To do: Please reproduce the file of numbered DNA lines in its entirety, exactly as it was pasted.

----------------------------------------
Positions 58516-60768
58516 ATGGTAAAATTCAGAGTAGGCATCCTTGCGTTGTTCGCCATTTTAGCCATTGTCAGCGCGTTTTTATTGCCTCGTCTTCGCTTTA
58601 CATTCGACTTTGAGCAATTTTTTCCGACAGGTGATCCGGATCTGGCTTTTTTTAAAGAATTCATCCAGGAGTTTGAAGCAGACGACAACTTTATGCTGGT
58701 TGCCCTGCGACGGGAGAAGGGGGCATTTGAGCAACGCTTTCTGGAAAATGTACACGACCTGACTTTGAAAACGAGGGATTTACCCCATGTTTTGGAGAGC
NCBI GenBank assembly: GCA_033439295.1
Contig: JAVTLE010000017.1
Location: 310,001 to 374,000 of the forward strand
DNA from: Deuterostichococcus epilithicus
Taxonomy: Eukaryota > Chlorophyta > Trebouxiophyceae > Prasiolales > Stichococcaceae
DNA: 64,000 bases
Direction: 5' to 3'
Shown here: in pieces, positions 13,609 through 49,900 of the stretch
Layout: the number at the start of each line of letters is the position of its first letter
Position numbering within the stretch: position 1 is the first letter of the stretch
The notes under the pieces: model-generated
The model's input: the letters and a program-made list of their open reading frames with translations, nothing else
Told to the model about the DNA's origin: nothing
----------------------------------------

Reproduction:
Positions 58516-60768
58516 ATGGTAAAATTCAGAGTAGGCATCCTTGCGTTGTTCGCCATTTTAGCCATTGTCAGCGCGTTTTTATTGCCTCGTCTTCGCTTTA
58601 CATTCGACTTTGAGCAATTTTTTCCGACAGGTGATCCGGATCTGGCTTTTTTTAAAGAATTCATCCAGGAGTTTGAAGCAGACGACAACTTTATGCTGGT
58701 TGCCCTGCGACGGGAGAAGGGGGCATTTGAGCAACGCTTTCTGGAAAATGTACACGACCTGACTTTGAAAACGAGGGATTTACCCCATGTTTTGGAGAGC
NCBI GenBank assembly: GCA_033439295.1
Contig: JAVTLE010000017.1
Location: 310,001 to 374,000 of the forward strand
DNA from: Deuterostichococcus epilithicus
Taxonomy: Eukaryota > Chlorophyta > Trebouxiophyceae > Prasiolales > Stichococcaceae
DNA: 64,000 bases
Direction: 5' to 3'
Shown here: in pieces, positions 13,609 through 49,900 of the stretch
Layout: the number at the start of each line of letters is the position of its first letter
Position numbering within the stretch: position 1 is the first letter of the stretch
The notes under the pieces: model-generated
The model's input: the letters and a program-made list of their open reading frames with translations, nothing else
Told to the model about the DNA's origin: nothing